Details

Teacher Reforms Around the World: Implementations and Outcomes
Type: Book
ISBN: 978-1-78190-654-5

Keywords

Article
Publication date: 1 February 1977

W.R. MULFORD, A.B. CONABERE and J.A. KELLER

This article provides a brief description of and early conclusions from the first Australian experiences with Organization Development (O.D.) in schools. Early feedback is…

Abstract

This article provides a brief description of and early conclusions from the first Australian experiences with Organization Development (O.D.) in schools. Early feedback is felt to be important if there is not to be hasty adoption of a seemingly successful North American (and originally industrial) administrative innovation without careful analysis of the techniques in the Australian context. Aspects of the mutual adaptation that will be required between O.D. and Australian schools, if the innovation's promised potential is to be realised, are highlighted.

Details

Journal of Educational Administration, vol. 15 no. 2
Type: Research Article
ISSN: 0957-8234

Article
Publication date: 6 November 2019

Kay Whitehead

Commencing with publications in the 1970s, the purpose of this paper is to review the historical writing about Australian and New Zealand teachers over the past 50 years.

Abstract

Purpose

Commencing with publications in the 1970s, the purpose of this paper is to review the historical writing about Australian and New Zealand teachers over the past 50 years.

Design/methodology/approach

The paper incorporates men and women who led and taught in domestic spaces, per-school, primary, secondary and higher education. It is structured around publications in the ANZHES Journal and History of Education Review, and includes research published in other forums as appropriate. The literature review is selective rather than comprehensive.

Findings

Since the 1980s, the history of New Zealand and Australian teachers has mostly focussed on women educators in an increasing array of contexts, and incorporated various theoretical perspectives over time.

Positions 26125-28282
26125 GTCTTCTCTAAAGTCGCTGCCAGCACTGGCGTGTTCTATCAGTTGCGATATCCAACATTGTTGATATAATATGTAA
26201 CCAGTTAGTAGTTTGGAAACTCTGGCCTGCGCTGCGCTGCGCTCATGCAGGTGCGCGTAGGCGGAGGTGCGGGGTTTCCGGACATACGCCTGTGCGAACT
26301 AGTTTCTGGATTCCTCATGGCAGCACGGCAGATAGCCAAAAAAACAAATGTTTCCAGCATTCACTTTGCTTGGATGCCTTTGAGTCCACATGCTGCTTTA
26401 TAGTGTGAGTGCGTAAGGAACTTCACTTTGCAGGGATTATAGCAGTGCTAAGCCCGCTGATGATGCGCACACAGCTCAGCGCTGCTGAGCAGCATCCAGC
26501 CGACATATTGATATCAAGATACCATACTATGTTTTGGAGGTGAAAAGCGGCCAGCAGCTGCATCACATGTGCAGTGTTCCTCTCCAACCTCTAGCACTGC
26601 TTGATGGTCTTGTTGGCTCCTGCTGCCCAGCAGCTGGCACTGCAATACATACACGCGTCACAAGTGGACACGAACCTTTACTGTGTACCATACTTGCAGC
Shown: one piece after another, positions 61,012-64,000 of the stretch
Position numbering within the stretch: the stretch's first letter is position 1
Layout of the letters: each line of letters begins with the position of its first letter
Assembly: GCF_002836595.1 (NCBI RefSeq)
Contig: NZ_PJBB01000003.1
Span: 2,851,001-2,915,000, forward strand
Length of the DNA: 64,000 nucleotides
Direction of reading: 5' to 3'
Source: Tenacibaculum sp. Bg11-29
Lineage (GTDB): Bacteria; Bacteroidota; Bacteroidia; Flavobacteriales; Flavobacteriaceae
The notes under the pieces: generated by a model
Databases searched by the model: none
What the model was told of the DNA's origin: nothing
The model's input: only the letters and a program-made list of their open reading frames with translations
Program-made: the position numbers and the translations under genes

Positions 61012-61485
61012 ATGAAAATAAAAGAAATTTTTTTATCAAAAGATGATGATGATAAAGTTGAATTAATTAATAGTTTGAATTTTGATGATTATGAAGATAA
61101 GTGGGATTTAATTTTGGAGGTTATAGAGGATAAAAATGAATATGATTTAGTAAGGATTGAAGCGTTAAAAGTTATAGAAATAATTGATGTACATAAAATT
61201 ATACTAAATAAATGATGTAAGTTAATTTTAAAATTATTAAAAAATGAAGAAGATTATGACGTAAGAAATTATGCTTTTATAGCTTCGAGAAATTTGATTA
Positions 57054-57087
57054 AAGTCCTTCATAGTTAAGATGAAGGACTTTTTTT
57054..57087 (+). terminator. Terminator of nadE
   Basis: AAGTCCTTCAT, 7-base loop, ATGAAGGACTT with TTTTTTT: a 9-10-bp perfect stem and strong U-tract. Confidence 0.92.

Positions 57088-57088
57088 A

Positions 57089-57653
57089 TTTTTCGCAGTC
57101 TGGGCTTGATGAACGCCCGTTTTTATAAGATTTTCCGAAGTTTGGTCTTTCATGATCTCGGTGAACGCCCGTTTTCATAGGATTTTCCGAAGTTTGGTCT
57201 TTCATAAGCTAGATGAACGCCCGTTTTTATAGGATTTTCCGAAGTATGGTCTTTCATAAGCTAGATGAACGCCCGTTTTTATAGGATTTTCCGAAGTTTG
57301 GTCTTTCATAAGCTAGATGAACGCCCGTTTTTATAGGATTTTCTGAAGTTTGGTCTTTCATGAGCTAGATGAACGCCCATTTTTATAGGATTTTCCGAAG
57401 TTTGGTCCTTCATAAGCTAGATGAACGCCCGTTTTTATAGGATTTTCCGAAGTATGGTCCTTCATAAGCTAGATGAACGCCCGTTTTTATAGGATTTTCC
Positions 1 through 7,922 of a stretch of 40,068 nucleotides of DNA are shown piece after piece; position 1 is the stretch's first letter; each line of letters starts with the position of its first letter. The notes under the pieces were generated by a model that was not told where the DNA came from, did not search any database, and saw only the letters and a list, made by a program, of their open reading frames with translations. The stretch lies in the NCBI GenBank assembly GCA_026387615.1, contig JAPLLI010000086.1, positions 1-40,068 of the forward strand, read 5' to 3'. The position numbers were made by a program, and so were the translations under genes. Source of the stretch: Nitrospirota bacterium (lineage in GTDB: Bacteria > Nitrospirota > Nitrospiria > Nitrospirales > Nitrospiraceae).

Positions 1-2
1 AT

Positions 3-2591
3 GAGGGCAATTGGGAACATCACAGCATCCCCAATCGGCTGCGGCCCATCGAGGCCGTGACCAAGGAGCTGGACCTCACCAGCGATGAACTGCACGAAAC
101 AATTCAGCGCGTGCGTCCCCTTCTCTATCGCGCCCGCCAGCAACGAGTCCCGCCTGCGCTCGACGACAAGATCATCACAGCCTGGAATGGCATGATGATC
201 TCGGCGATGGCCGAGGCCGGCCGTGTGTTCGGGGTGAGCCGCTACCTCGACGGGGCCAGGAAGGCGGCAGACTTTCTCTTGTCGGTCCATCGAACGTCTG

Originality/value

The paper highlights key themes and identifies potential directions for research into Australian and New Zealand teachers.

Details

History of Education Review, vol. 48 no. 2
Type: Research Article
ISSN: 0819-8691

Keywords

Abstract

Purpose

The aim of this chapter is to critically analyse multiple stakeholders’ self-perceptions of the value, nature, success and impact of core Aboriginal Studies subjects in primary teacher education university courses.

Methodology

Participants were drawn from two universities in New South Wales which taught a core Aboriginal Studies subject as part of their primary teacher education degree. The methodology was informed by Yin’s (2003) multiple-case study replication design. This replication presents a picture of the perceptions and events which have impacted on the participants in the study.

Findings

The findings have important implications for theory, research and practice. The results of this study demonstrate that core Aboriginal Studies subjects in primary teacher education courses can make a positive difference in changing the perceptions of many pre-service teachers about Aboriginal people.

Research implications

The purpose of this study was to assemble an evidence-based rationale, which includes the voices of multiple stakeholders, to test the extent to which core Aboriginal Studies subjects in primary teacher education courses are vital to improving educational outcomes for Aboriginal children, advancing reconciliation and creating a more socially just Australian society.

Implications

Undertaking professional training through a core Aboriginal Studies subject builds pre-service teachers’ self-concepts, attitudes, commitment, knowledge and skills, and ability and understandings to teach Aboriginal Studies, incorporate Aboriginal perspectives and to be committed to effectively teaching Aboriginal students.

Social implications

The study supports the need for the inclusion of core Aboriginal Studies subjects in all universities with teacher education courses.

Originality/value of the paper

Research on Indigenous students has mostly adopted a deficiency model. In contrast, this study takes an explicitly positive perspective on Indigenous student success by focusing on the active psychological ingredients that facilitate successful learning.